BR Media, the ‘Broker’ for Influencers, Raises BRL 105 million
BR Media – A company that helps brands like McDonald’s and IFood to carry out marketing campaigns with digital influencers – has lifted 105 million reais during a round that will finance the merger and acquisition strategy, as well as the growth of new companies related to the creative economy.
In the round, João Brandão’s principal focused on B2B startups, Bridgeone, took a minority stake in the company. The capitalization was mainly basic, but a minor part gave a partial outing to former publicist Celso Ribeiro and Danilo Basso, a lawyer who worked in football teams.
Founded ten years ago, BR Media was born when “digital influencers” were not as relevant as today – and with the idea of monetizing the followers of footballers and athletes. “Social networks were already developing a lot, but the athletes did not see them as a way to generate additional income,” Celso at Brazil Journal told.
“A footballer can have 7 million followers on Facebook, but if Nestlé sends him a box of chocolates, he will post free.” In this context, the two entrepreneurs have seen the opportunity to act as an “intermediary”, to arbitrate the relationship between brands and athletes they were able to achieve thanks to the work of Danilo, which was in charge of the Service Legal teams such as Palmeiras and Santos when it was associated, by Martins Castro Montero Advogados.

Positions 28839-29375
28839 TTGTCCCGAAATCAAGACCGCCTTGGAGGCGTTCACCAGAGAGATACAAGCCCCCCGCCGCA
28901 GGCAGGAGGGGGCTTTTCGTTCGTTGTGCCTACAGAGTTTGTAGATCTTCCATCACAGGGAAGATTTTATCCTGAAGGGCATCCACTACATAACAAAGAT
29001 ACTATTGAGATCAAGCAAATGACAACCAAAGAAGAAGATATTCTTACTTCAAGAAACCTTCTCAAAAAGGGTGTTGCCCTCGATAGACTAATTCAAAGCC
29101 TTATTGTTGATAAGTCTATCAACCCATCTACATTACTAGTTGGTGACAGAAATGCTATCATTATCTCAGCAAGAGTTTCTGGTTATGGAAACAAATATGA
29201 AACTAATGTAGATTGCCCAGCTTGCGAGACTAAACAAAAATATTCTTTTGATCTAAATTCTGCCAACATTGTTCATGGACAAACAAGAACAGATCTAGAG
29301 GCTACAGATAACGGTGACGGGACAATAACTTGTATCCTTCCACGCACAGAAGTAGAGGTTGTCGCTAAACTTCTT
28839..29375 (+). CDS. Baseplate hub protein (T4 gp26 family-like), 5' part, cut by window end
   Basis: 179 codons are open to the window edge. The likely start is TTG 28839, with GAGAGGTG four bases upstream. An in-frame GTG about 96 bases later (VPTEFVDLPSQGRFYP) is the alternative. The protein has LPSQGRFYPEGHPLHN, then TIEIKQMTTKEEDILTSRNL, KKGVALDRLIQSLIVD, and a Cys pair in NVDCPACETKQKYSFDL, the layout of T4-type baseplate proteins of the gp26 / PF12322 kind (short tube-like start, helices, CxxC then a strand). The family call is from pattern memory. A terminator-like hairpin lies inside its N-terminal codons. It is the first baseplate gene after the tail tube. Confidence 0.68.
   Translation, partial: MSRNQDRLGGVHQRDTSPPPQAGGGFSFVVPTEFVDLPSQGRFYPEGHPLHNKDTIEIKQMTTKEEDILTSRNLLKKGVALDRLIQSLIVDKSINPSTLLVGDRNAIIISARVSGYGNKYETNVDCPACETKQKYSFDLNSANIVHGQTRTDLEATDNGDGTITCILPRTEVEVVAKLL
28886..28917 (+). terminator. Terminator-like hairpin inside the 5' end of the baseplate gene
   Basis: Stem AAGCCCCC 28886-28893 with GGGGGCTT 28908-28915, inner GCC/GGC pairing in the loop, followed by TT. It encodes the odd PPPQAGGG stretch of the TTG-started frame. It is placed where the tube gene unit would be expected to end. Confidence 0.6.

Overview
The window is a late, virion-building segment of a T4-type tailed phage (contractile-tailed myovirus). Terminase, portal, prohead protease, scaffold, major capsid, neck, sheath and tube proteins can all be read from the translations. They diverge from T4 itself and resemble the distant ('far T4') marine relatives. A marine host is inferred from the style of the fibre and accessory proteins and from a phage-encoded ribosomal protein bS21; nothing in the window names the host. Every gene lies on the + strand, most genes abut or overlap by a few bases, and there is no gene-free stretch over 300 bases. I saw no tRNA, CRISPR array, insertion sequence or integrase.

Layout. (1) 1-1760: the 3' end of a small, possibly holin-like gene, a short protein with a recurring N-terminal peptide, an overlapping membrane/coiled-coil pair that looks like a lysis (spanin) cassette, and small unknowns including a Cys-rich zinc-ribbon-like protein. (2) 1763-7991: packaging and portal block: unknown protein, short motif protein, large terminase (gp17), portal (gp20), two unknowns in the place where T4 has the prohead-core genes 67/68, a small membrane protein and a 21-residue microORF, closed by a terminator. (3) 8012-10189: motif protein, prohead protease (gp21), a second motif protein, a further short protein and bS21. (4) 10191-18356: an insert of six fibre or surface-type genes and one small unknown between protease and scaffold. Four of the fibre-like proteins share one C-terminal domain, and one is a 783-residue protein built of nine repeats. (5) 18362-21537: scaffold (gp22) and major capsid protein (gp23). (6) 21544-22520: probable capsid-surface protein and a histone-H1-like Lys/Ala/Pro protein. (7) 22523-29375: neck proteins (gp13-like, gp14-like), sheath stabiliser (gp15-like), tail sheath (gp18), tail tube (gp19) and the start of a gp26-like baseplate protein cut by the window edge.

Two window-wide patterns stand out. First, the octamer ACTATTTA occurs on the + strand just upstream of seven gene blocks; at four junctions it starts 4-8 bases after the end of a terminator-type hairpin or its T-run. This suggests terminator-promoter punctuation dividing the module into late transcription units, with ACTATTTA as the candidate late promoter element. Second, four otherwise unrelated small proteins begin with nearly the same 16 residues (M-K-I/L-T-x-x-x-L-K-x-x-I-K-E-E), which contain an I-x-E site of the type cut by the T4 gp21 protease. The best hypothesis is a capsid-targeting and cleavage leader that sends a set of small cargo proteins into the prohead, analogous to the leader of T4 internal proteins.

Over time, BR Media has changed its business model, starting to work with influencers in general (not just athletes) and serving as a sort of influencer marketing arm for the brand. “Today, we are doing everything for brands regarding digital influencers,” said Danilo. “We manage the advertising budget and create the entire customer promotion strategy thanks to our internal bi team.
Then, we analyze the results of the campaign. “BR Media is already used more than 500 customers, including major brands such as McDonald’s, General Motors, Sanofi and Ifood. The company will win 200 million reais this year with an ebitda of 50 million reais. In three years, it expects to reach 550 million revenue and 150 million R $ in Ebitda.
“It is the company with the highest margin in the sector and the most diverse sites,” said Joao Brandao, director of Bridge One. “In addition, it is a sector with very great growth potential.” According to him, the huge gap that exists between the amount spent on digital media in the United States and Brazil is expected to fill in the coming years.
“In the United States, 50 to 60% of the population’s time is devoted to digital technology, and the share of the advertising budget devoted to digital technology is a bit like that,” he said. “In Brazil, 70% of the population’s time is devoted to digital technology, but only 30% of the advertising budget is devoted to digital.” In addition to his core business, BR Media already explores new professions in the creators’ economy.
One of them is put, a platform that automates the recruitment process of micro-influencers and Squid competition, which was bought by LocaWeb. Put – who was born at BR Media and was recently “refreshed” – has more than 30,000 micro -influencers in its base, divided into different categories.
When a customer wishes to launch a campaign, the team put in this base and makes a proposal for a group of taking micro-parties that makes sense for the campaign. Another recently created company is Farol, which intends to help influencers accelerate their careers, both in terms of organic growth and financial gain.
Farol also seeks to create new sources of income for influencers beyond advertising – for example, by creating native digital brands or by structuring the media for action transactions. “Brazil is sorely lacking in the management of the professional careers of these talents, which prevents them from developing,” said Celso, co-founder.